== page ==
This article followed a trip to Madeira as a guest of Madeira Islands Tourism.
Our first attempt at Pico Ruivo, at 1862 metres, Madeira’s highest point, was snookered by a landslide. We had intended a short ascent from a car park at Achado de Teixeira, followed by a long downhill exploration of the laurel forest to Ilha. Unfortunately, a crag had collapsed and blocked the road from Santana with fridge-sized boulders. Manuel and Renado were not worried, however. This was a common occurrence and the road would be cleared by the next day. They quickly decided that we should approach the forest from below rather than above, As we would not have time to climb Pico Ruivo, they promised us a destination which, though different in kind, would in its own way be sufficiently impressive.
From Ilha, we followed a narrow, muddy track steeply uphill. Though it was mid-January, the mimosas were in bloom and a summer humidity clung to the evergreen forest. After nearly an hour, we entered denser forest and a junction with the Levada dos Caldeirão Verde.
The primeval laurel forest of northern Madeira, now a UNESCO World Heritage Site, captures moisture from Atlantic mists and drains it into a sodden soil. From the seventeenth century, this water resource has been transported around the island by a system of shallow, low-gradient channels, known as levadas. Built initially by slave labour, the levadas now extend to a total length of around 1400 kilometres, which is twice that of all the island’s roads. The maintenance walkways alongside the levadas provide a network of footpaths, which are often the only means of reaching the more inaccessible regions of forest and mountain on Madeira.
Levada dos Caldeirao Verde
Immediately on joining the levada, we entered the first of a series of tunnels dug through the hard basalt bedrock. Between these, we traversed narrow ledges across precipices overhung by a dense jungle of laurel and ferns, which obscured much of any view. But when the jungle opened, it revealed deep valleys with near vertical sides, clothed in woods that appeared, from our position, to be impenetrable. The rocks around us were hidden beneath a water-logged layer of lichens, mosses and bryophytes, which slowly trickled moisture into the levada. A wire rail guarded dangerous crossings, but even this, in places, had been swept aside by rock falls.
At the levada’s end, a short continuation track led over boulders and without signalling its intent, into the base of an enormous gash in the mountain, Caldeirão Verde. Imagine if you can, a green-walled Malham Cove, wrapped around you on three sides. The scene was far too big and enclosed to be captured by even a wide-angle camera lens. Looking toward the top of this near-cylindrical, roofless cavern caused a strain in the neck. Water rushed down the walls in several places, feeding a lush of vegetation. In places, it parted from the rock, and dripped free into a green plunge pool in which trout were swimming.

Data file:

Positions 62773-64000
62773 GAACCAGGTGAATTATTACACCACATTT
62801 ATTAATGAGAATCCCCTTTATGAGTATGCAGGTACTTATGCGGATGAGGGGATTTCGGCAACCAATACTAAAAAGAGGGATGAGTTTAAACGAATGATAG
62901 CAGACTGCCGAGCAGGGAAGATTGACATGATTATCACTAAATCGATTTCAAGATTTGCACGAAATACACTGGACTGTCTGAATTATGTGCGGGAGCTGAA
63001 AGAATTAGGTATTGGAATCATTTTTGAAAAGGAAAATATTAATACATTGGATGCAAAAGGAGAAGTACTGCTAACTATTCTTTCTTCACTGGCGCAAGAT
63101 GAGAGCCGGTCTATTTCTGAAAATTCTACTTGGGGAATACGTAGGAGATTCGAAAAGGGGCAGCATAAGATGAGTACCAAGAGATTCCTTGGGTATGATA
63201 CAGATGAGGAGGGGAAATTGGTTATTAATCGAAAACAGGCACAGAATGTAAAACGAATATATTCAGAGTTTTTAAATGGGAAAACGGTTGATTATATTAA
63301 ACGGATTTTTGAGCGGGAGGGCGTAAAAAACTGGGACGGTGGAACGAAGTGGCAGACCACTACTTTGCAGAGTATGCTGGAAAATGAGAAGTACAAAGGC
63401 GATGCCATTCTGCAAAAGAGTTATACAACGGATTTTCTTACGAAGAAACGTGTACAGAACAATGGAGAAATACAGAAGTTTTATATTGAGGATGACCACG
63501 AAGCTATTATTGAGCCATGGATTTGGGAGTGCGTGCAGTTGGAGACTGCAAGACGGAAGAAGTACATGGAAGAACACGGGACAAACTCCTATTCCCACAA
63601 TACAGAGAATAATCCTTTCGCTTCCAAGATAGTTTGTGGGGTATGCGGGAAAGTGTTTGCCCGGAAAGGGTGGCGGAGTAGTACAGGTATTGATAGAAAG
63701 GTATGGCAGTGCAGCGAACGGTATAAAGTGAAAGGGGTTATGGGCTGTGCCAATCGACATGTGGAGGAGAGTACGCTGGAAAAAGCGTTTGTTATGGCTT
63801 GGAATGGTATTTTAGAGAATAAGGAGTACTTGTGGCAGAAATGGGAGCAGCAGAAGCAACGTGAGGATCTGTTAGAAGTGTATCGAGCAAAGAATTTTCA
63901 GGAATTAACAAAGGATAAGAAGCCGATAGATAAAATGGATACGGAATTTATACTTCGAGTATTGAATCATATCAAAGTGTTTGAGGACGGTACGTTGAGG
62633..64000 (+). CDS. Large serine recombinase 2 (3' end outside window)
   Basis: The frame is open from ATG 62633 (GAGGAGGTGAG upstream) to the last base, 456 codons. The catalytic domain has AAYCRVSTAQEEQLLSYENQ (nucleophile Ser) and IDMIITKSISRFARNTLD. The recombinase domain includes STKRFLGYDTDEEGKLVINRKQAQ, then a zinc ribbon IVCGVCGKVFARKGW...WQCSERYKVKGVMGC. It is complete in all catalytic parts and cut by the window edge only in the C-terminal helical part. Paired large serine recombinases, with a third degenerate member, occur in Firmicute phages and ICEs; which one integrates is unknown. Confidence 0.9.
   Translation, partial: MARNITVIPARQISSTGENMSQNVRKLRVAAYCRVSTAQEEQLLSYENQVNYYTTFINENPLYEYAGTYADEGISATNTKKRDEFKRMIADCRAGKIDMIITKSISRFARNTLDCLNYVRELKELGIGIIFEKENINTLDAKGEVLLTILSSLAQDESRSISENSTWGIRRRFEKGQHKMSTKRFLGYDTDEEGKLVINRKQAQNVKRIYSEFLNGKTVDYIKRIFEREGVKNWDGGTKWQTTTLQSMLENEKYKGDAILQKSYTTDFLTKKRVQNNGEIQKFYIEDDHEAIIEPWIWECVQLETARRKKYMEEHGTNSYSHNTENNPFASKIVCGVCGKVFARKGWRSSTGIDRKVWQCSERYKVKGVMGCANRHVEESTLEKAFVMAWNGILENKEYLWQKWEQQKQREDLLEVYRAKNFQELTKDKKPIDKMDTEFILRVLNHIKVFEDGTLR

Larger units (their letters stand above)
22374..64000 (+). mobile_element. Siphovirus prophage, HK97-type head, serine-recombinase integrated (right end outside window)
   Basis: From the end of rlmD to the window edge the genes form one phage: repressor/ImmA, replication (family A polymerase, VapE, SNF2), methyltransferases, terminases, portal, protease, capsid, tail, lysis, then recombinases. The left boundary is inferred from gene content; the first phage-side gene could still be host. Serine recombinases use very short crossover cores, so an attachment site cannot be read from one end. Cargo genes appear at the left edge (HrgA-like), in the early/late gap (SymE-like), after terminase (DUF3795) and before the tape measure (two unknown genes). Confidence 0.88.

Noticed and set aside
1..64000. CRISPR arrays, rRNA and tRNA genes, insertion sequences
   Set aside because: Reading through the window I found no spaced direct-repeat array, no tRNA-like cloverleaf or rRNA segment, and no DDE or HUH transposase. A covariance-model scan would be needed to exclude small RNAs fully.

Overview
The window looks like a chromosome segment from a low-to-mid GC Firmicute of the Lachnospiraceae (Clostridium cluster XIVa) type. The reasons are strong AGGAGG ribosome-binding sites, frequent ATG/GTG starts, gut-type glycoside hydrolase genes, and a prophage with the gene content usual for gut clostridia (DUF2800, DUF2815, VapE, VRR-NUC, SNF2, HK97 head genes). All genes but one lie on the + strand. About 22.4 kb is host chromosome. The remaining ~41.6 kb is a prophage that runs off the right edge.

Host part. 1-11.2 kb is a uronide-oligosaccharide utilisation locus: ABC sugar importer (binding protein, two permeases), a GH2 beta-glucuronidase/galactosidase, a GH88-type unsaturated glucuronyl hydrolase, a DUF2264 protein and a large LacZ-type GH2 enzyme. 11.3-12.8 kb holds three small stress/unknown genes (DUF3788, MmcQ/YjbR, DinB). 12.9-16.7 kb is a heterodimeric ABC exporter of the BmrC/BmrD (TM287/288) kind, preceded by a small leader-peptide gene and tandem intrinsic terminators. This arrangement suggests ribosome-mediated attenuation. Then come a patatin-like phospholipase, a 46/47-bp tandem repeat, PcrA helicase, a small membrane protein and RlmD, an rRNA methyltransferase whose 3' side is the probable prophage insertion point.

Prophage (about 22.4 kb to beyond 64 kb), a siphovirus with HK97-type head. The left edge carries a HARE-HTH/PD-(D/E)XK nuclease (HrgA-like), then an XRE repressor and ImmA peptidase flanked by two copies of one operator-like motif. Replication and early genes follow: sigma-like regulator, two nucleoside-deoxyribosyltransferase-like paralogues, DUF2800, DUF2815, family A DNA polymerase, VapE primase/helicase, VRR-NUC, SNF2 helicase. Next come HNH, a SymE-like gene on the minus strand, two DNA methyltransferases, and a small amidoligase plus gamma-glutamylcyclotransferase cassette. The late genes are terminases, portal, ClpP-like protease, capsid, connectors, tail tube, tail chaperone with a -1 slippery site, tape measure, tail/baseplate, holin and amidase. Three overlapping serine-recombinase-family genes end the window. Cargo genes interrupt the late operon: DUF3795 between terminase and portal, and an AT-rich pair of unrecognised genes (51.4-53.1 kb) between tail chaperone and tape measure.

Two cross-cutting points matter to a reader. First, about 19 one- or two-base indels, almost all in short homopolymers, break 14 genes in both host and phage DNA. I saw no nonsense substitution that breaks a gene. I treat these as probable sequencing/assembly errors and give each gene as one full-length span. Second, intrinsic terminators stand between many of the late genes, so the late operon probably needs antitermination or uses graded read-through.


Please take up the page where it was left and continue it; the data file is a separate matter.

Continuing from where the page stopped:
After a lunch eaten in these awesome surrounding, we retraced our route to the junction with the track from Ilha, then continued along the levada, which snaked through another tunnel, and around the heads of narrow valleys to a road end at Queimadas.
Two days later, we stood in unblocked sunshine on the 1818-metre summit of Pico do Arieiro. We were fifty metres from the car park, but feelings of guilt were flung onto the ocean of cloud beneath us by our anticipation of what lay ahead. All around was a wasteland of red rock with hardly a plant, which fell away into valleys we could not see the bottoms of, bounded by a jumble of jagged peaks that rose on all sides. Pico Ruivo was little more than three kilometres away, in a direct line, but the contortions of the ridge would at least double this. It lay hidden behind Pico das Torres (1851 metres) with the intervening gap looking highly improbable. But it drew us like a double-height Cuillin ridge.
View from Pico do Arieiro
A well-paved track led us down a fairly gentle slope to a viewpoint on the edge of the first crags. Then the slope steepened to establish the pattern of the rest of the walk. The rock shone various hues of red, but with darker basalt dykes breaking through the softer igneous ash and conglomerate like so many ‘Inn Pinns’. Lichens, yellow from frost-burn hung over small flowers, in bloom despite the altitude and the season, while tiny lizards darted across sunnier patches.